public ICommandBrowseButtonCommand { get; private set; } 
    public ICommandDetectFaceCommand { get; private set; } 
    public MainViewModel() 
        StatusText = "Status: Waiting for image..."; 
        _faceServiceClient = new FaceServiceClient("YOUR_API_KEY_HERE"); 
        BrowseButtonCommand = new DelegateCommand(Browse); 
        DetectFaceCommand = new DelegateCommand(DetectFace, CanDetectFace); 

The properties for the commands are both public to get, but private to set. This means we can only set them from within the ViewModel. In our constructor we start off by setting the status text. Next we create an object of the Face API, which needs to be created with the API key we got earlier.

At last we create the DelegateCommand constructor for our command properties. Notice how the browse command does not specify a predicate. This means it will always be possible to click the corresponding button. To make this compile, we need to create the functions specified in the DelegateCommand constructors: the Browse, DetectFace, and CanDetectFace functions:

    private void Browse(object obj) 
        var openDialog = new Microsoft.Win32.OpenFileDialog(); 
        openDialog.Filter = "JPEG Image(*.jpg)|*.jpg"; 
        bool? result = openDialog.ShowDialog();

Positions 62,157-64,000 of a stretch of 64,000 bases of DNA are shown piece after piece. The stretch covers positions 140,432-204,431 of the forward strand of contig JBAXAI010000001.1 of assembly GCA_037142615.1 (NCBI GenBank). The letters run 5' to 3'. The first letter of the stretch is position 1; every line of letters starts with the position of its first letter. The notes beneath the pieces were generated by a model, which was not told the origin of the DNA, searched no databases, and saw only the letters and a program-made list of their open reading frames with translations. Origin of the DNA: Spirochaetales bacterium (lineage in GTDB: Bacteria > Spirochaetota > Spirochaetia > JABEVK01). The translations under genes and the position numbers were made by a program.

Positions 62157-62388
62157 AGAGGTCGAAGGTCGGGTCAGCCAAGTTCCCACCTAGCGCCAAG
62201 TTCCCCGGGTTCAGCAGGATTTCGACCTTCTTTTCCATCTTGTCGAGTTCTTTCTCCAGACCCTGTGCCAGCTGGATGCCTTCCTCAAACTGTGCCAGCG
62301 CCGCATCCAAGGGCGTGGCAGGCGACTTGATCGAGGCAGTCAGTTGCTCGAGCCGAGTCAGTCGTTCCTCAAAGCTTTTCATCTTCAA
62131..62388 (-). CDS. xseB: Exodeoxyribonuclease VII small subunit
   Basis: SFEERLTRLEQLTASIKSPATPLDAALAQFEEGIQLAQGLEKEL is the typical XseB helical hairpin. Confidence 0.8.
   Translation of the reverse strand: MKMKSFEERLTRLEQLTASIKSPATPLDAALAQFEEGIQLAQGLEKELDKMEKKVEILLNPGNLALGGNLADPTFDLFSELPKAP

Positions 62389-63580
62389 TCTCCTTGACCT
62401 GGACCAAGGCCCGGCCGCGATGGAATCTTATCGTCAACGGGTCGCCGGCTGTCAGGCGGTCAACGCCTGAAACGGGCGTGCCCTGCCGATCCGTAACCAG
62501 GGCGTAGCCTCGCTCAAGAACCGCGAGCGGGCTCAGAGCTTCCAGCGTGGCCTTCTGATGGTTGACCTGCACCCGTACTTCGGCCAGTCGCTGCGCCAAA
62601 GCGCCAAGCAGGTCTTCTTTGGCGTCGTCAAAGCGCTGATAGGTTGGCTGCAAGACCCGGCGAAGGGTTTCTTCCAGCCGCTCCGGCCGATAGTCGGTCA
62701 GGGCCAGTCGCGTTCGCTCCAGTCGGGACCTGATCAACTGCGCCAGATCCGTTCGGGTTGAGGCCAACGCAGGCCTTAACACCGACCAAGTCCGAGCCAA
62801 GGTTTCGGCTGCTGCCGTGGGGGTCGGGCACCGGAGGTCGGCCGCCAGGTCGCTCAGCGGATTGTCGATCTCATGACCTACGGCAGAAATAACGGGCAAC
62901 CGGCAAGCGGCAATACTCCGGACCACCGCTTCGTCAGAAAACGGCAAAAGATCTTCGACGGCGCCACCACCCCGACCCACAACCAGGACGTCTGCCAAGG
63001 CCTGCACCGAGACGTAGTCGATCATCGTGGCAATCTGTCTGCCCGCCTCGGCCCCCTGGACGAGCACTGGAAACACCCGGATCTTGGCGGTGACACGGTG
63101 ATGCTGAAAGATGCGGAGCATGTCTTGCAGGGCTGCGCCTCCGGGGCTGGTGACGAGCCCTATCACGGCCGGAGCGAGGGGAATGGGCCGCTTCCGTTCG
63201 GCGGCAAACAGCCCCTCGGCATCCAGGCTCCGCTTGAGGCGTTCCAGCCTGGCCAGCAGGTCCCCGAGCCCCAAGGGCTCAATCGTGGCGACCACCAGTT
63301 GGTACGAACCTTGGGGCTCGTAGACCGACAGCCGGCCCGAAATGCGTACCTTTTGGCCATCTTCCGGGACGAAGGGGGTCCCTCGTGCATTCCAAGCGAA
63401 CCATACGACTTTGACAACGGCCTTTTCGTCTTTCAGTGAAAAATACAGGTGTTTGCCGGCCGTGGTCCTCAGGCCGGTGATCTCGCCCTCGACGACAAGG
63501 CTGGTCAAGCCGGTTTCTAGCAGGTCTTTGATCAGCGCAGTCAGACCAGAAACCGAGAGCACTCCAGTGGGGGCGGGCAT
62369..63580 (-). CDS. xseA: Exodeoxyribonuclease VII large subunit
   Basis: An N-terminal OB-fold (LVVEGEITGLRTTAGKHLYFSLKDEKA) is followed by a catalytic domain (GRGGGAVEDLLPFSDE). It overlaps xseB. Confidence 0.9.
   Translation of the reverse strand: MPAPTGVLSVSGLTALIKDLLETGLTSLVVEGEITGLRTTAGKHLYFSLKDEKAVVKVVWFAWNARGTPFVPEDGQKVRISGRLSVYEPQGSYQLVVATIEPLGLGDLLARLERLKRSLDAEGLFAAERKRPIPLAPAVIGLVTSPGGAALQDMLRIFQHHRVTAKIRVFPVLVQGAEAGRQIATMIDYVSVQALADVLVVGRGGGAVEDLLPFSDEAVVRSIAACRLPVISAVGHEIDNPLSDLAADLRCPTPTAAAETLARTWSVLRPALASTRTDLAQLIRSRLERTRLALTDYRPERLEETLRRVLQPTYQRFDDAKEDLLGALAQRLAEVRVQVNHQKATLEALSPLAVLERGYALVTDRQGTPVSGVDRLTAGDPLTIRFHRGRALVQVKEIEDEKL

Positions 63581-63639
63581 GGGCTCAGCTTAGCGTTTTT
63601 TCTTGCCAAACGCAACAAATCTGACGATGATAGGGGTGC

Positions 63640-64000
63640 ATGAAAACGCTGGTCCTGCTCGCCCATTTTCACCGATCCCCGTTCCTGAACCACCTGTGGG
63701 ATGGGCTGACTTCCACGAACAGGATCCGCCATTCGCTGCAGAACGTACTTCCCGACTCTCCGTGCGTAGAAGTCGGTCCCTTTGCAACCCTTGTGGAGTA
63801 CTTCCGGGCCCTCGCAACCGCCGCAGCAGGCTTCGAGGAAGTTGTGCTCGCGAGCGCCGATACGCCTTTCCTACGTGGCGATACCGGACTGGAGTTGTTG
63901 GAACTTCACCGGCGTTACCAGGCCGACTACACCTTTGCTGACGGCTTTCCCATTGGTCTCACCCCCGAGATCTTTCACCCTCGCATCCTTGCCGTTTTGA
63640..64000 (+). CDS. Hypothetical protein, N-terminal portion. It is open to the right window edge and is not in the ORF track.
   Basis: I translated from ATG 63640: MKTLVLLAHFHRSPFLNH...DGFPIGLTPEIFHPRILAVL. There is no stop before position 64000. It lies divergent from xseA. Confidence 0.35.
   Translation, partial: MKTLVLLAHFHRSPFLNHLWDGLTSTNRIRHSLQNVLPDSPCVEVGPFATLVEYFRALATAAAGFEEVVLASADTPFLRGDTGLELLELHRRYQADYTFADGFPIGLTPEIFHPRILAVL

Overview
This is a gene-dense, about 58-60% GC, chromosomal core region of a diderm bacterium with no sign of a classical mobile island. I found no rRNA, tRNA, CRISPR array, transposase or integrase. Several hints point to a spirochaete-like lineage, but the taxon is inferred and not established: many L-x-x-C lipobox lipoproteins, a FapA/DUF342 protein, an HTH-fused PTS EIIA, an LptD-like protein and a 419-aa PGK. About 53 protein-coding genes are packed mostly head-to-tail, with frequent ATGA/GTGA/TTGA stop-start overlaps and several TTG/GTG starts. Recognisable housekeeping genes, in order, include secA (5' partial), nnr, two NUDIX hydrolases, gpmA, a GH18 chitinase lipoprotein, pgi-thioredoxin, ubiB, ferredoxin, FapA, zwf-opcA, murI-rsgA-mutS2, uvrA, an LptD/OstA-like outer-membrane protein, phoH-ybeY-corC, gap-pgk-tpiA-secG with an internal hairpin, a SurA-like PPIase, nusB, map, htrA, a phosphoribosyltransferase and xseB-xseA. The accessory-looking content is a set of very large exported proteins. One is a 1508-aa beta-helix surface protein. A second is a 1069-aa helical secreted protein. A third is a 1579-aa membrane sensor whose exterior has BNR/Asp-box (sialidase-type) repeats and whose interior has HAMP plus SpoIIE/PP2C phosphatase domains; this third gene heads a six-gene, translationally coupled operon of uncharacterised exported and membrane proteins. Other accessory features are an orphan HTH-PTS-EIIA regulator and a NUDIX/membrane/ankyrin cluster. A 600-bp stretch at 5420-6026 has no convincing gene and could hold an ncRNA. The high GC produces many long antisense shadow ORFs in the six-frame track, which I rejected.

if (!(bool)result) return; 

We start the Browse function by creating an OpenFileDialog object. This dialog is assigned a filter for JPEG images, and in turn it is opened. When the dialog is closed we check the result. If the dialog was cancelled, we simply stop further execution:

        _filePath = openDialog.FileName; 
        Uri fileUri = new Uri(_filePath); 

With the dialog closed, we grab the filename of the file selected, and create a new URI from it:

        BitmapImage image = new BitmapImage(fileUri); 
        image.CacheOption = BitmapCacheOption.None; 
        image.UriSource = fileUri; 

With the newly created URI we want to create a new BitmapImage. We specify it to use no cache, and we set the URI source of the URI we created:

        ImageSource = image; 
        StatusText = "Status: Image loaded..."; 

The last step we take is to assign the bitmap image to our BitmapImage property, so the image is shown in the UI. We also update the status text to let the user know the image has been loaded.

Before we move on, it is time to make sure the code compiles, and that you are able to load an image into the View:

    private boolCanDetectFace(object obj) 
        return !string.IsNullOrEmpty(ImageSource?.UriSource.ToString()); 

The CanDetectFace function checks whether or not the DetectFacesButton button should be enabled. In this case, it checks if our image property actually has a URI. If it does, by extension that means we have an image, and we should be able to detect faces:

    private async void DetectFace(object obj)